Two of the most significant teachers during my career in the time management field were Stephen Covey and Gay Hendricks.
With Stephen’s work, I began to realize how much time in each day I spent in conversation or in action with events and things which were really not that important to me. I also started to see the value in training my mind to only focus on the actions needed to support my heart remaining open. I no longer wanted to fill my days with irrelevant topics.
When I would find myself stressing about a particular topic, I would ask myself, “Will this make my eulogy? Will someone mention this at the end of my life?” Ninety percent of the time I would get a resounding “no” and so I would let it go.
Focus is a key factor in our lives. You can be in traffic and focus on how slow it is moving, or you can enjoy being in the flow. You can look at your relationship and see how challenging it is or you can celebrate the other ninety five percent, which is powerful and amazing about the relationship. Spending time on the important attracts more important moments into our lives.
Anything less than a conscious commitment to the important is an unconscious commitment to the unimportant. —Stephen Covey
Gay Hendricks taught me to categorize my day-to-day tasks into four zones: Incompetence, Competence, Excellence and Genius.
It is crucial to learn how to make the distinction of how you spend your time and how you express your excellence and your genius. It requires an honest inventory of noticing which tasks and events we engage in, and noticing which are falling into the incompetent or just competent zones. Remember there is always someone else who would love to do the things for you that you are incompetent in, because for them it could be a task that fulfills their excellence and genius zones.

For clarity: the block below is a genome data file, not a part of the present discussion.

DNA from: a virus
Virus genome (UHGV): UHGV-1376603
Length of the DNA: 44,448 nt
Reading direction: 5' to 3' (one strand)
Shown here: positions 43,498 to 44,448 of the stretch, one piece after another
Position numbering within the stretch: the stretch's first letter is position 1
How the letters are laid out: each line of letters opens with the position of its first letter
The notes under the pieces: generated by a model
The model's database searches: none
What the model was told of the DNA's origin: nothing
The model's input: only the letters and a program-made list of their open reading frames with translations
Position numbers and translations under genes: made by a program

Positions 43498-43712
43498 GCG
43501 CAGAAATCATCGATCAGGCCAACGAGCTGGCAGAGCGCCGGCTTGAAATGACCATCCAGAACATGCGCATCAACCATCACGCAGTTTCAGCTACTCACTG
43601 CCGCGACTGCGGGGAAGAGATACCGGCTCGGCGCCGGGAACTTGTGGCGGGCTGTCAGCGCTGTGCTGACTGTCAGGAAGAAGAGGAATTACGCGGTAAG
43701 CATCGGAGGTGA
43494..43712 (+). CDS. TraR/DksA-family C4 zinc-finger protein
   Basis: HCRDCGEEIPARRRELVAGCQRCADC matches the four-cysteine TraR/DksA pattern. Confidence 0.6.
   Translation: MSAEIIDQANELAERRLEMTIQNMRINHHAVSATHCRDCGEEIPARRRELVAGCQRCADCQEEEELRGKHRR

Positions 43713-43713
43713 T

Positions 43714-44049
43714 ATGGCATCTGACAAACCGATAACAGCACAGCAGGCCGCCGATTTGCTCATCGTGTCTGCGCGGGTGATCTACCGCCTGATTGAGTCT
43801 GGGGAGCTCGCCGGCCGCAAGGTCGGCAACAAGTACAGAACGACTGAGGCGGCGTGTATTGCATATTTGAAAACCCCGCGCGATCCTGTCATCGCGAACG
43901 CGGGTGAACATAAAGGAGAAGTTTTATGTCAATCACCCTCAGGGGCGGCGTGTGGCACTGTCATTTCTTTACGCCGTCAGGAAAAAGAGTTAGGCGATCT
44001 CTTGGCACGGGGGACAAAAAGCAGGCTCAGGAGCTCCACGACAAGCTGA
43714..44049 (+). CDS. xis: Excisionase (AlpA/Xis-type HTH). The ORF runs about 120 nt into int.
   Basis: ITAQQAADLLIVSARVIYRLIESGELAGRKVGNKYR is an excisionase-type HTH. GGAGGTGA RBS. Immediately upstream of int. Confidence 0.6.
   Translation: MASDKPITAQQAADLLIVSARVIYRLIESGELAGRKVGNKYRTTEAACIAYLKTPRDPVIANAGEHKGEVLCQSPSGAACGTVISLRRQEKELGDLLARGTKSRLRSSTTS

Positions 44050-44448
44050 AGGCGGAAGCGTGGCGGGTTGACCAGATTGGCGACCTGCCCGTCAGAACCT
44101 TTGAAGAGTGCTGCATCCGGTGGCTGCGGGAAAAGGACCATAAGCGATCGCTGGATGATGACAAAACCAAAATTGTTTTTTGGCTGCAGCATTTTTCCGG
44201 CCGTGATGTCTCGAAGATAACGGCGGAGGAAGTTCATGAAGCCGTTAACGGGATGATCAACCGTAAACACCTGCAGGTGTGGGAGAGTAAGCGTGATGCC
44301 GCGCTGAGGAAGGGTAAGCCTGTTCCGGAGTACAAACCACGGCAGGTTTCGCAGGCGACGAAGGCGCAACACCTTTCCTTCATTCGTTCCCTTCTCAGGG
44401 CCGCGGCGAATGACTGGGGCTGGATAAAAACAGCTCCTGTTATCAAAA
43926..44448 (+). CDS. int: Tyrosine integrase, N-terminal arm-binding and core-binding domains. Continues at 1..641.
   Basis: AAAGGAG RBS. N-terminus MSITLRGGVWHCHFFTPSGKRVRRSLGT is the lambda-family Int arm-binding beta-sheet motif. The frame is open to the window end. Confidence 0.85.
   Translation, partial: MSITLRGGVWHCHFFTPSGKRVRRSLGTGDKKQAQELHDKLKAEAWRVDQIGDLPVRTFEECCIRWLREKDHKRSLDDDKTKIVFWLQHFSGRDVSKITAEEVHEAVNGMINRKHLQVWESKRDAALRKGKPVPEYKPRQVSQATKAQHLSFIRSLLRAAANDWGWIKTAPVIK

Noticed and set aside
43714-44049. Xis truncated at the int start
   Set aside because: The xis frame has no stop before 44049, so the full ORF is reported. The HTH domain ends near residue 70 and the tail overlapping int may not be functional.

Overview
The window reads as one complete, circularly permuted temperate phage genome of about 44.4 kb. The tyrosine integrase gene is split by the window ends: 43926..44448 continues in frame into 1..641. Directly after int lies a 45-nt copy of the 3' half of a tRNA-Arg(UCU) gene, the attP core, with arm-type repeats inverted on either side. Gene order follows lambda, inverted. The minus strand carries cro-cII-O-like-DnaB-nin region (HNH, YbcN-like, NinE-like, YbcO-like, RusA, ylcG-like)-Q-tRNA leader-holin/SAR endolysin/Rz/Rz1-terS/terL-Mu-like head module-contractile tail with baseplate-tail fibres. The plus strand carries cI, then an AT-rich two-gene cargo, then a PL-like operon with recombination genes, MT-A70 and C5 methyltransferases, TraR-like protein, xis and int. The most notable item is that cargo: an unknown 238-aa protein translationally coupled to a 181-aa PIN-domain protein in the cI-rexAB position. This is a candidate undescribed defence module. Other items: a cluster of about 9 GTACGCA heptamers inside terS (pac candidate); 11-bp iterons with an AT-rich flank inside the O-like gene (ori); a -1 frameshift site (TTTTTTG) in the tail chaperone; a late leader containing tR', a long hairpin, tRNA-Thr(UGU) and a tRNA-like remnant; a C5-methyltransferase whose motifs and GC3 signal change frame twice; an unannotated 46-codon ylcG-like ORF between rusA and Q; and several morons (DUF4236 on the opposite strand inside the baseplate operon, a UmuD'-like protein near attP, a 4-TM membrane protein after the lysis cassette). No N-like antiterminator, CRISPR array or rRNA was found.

Gay gave an example of how he was at the post office one day and waiting in a long line to mail his package. As he reflected on what he was doing with his package and his use of time that day, he came to the following realization: he was competent to mail his package but his excellence and genius zone was to be at home writing his book. It was at this moment he realized he could engage someone else to mail packages. This someone else would free him to stay at home and work on his writing and stay in his zone of excellence.
By consciously staying in his zone of genius he could enable someone else with the patience and personal assisting organizational skills set (including mailing packages) to stay within their zone of genius (personally assisting) at the same time.
This practice has changed my entire way of working in my spiritual community. I now delegate more and empower others to fulfill many tasks that may be in my zone of competence but their zone of genius. This way, members of my spiritual community are empowered to stay in their zone of their genius while I can too. This is what Stephen Covey terms a win-win for all.
When I see myself fulfilling projects that are within my zone of (in)competence, I now realize I can create a job or a fulfilling task for somebody else who would really love to do it. This way of life—this way of living in my zone of genius (as Gay Hendrick calls it)— gives us the freedom to be a Difference Maker
in someones’ life, while continually expanding our desires that keep us in our zone of excellence too.This article is an excerpt from my new book: Being A Difference Maker: A Guide For Living Life Out Loud.